Process art is an artistic movement as well as a creative sentiment where the end product of art and craft, the objet d’art (work of art/found object), is not the principal focus. The 'process' in process art refers to the process of the formation of art: the gathering, sorting, collating, associating, patterning, and moreover the initiation of actions and proceedings. Process art is concerned with the actual doing and how actions can be defined as an actual work of art; seeing the art as pure human expression. Process art often entails an inherent motivation, rationale, and intentionality. Therefore, art is viewed as a creative journey or process, rather than as a deliverable or end product.
Process art has been entitled as a creative movement in the US and Europe in the mid-1960s. It has roots in Performance Art, the Dada movement and, more traditionally, the drip paintings of Jackson Pollock, and in its employment of serendipity. Change and transience are marked themes in the process art movement. The Guggenheim Museum states that Robert Morris in 1968 had a groundbreaking exhibition and essay defining the movement and the Museum Website states:
Process Artists were involved in issues attendant to the body, random occurrences, improvisation, and the liberating qualities of nontraditional materials such as wax, felt, and latex. Using these, they created eccentric forms in erratic or irregular arrangements produced by actions such as cutting, hanging, and dropping, or organic processes such as growth, condensation, freezing, or decomposition.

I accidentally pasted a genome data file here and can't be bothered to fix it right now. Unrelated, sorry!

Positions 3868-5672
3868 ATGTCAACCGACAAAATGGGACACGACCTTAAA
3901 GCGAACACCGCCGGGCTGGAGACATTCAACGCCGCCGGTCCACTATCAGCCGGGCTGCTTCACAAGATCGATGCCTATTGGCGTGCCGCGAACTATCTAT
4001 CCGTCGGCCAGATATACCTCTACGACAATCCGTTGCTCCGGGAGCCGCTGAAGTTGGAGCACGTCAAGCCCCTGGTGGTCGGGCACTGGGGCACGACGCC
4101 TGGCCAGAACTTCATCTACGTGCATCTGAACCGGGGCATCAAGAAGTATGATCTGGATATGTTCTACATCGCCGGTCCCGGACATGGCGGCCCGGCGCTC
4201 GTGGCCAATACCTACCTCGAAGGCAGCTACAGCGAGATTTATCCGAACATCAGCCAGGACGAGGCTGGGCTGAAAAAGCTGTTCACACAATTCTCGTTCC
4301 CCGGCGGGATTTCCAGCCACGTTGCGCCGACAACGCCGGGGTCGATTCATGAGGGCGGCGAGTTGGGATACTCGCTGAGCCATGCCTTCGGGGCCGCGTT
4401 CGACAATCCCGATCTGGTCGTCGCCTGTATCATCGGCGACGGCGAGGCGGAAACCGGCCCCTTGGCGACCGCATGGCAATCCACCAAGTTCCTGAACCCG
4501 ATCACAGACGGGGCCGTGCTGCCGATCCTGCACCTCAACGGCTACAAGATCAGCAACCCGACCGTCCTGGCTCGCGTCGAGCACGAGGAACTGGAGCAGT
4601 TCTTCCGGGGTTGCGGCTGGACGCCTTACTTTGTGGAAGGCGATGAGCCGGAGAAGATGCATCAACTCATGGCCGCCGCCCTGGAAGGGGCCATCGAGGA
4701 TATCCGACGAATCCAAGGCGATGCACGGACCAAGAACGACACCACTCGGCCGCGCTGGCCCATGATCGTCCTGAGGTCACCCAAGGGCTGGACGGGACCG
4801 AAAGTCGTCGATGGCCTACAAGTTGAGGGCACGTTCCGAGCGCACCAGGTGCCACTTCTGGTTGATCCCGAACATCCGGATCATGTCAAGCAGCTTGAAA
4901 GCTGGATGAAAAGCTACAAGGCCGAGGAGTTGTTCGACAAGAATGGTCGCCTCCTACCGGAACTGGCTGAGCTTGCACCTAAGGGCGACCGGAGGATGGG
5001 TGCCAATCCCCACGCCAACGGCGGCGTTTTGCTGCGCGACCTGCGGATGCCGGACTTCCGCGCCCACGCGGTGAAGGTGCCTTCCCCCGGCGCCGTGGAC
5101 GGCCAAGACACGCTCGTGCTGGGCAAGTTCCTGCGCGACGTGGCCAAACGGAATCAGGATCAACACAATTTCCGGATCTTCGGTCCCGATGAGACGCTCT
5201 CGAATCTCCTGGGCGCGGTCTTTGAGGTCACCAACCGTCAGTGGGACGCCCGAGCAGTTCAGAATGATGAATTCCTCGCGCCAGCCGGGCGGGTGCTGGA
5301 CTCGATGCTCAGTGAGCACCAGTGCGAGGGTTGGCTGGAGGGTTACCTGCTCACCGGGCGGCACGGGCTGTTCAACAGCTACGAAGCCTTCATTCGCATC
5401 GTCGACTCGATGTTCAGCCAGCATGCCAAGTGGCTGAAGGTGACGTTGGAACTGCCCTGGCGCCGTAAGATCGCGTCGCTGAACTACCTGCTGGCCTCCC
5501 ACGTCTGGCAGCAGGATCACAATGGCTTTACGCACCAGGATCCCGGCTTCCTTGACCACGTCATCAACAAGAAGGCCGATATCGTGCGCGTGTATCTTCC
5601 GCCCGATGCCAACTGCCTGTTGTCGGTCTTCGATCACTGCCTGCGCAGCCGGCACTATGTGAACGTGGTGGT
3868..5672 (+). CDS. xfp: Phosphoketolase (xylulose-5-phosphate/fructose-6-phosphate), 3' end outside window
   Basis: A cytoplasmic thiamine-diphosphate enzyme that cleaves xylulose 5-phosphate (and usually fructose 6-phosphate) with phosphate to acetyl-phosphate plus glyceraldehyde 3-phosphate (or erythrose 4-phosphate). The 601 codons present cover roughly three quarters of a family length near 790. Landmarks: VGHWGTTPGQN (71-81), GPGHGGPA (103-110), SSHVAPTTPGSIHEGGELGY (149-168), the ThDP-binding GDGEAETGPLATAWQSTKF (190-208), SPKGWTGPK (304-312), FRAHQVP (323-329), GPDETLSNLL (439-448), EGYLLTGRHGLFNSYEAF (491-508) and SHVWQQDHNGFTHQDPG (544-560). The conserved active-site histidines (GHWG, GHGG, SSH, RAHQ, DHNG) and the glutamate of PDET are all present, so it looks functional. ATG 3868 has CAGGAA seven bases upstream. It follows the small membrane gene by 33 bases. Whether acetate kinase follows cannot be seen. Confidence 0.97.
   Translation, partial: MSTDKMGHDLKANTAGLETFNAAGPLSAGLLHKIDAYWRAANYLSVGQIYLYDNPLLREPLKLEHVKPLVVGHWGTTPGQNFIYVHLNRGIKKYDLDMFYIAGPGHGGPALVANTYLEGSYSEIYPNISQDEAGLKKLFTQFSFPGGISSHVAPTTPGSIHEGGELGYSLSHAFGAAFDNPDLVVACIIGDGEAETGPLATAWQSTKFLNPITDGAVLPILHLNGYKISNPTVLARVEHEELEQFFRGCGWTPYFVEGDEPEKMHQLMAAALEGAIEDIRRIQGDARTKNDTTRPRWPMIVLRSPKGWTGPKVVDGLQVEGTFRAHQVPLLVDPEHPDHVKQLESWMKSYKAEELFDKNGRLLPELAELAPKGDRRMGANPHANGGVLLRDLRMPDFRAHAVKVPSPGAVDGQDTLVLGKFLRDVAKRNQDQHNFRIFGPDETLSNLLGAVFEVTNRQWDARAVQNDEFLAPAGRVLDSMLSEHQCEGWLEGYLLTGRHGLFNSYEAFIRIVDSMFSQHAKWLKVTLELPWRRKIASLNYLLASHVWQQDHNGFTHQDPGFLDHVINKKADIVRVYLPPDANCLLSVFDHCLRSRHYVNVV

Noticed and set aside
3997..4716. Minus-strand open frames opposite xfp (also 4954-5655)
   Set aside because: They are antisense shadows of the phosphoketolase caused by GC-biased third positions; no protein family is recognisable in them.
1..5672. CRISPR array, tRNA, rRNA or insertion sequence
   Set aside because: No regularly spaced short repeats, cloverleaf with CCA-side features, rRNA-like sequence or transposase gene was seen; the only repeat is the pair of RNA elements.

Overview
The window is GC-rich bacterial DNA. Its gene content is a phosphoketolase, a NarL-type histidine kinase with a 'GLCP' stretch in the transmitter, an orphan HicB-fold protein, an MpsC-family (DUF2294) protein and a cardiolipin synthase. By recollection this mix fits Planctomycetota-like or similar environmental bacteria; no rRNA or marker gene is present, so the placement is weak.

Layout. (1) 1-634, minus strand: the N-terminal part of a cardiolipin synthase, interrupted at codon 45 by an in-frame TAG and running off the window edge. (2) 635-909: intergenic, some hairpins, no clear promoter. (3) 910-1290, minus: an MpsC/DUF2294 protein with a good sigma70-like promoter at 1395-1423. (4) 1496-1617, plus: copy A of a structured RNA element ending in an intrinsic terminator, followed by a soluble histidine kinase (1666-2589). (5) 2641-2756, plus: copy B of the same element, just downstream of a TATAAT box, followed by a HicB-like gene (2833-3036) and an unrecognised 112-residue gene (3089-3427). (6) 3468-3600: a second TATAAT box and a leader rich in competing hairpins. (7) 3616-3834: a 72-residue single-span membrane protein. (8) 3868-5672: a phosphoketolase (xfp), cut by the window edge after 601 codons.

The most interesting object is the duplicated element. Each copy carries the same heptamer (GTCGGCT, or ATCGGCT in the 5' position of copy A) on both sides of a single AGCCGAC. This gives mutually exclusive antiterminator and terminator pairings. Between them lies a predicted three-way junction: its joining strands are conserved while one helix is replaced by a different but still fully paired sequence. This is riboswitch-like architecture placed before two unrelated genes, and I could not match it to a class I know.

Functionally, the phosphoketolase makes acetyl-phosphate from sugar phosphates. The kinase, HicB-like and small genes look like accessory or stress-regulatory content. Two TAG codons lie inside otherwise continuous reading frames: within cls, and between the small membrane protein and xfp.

The ephemeral nature and insubstantiality of materials was often showcased and highlighted, as is demonstrated in this review of William Basinski and his work titled The Disintegration Loops I-IV by Joe Tangari for Pitchfork Media:
You are slowly being destroyed. It's imperceptible in the scheme of a day or a week or even a year, but you are aging, and your body is degrading. As your cells synthesize the very proteins that allow you to live, they also release free radicals, oxidants that literally perforate your tissue and cause you to grow progressively less able to perform as you did at your peak. By the time you reach 80, you will literally be full of holes, and though you'll never notice a single one of them, you will inevitably feel their collective effect. Aging and degradation are forces of nature, functions of living, and understanding them can be as terrifying as it is gratifying.
It's not the kind of thing you can say often, but I think William Basinski's Disintegration Loops are a step toward that understanding-- the music itself is not so much composed as it is this force of nature, this inevitable decay of all things, from memory to physical matter, made manifest in music. During the summer of 2001, William Basinski set about transferring a series of 20-year-old tape loops he'd had in storage to a digital file format, and was startled when this act of preservation began to devour the tapes he was saving. As they played, flakes of magnetic material were scraped away by the reader head, wiping out portions of the music and changing the character and sound of the loops as they progressed, the recording process playing an inadvertent witness to the destruction of Basinski's old music.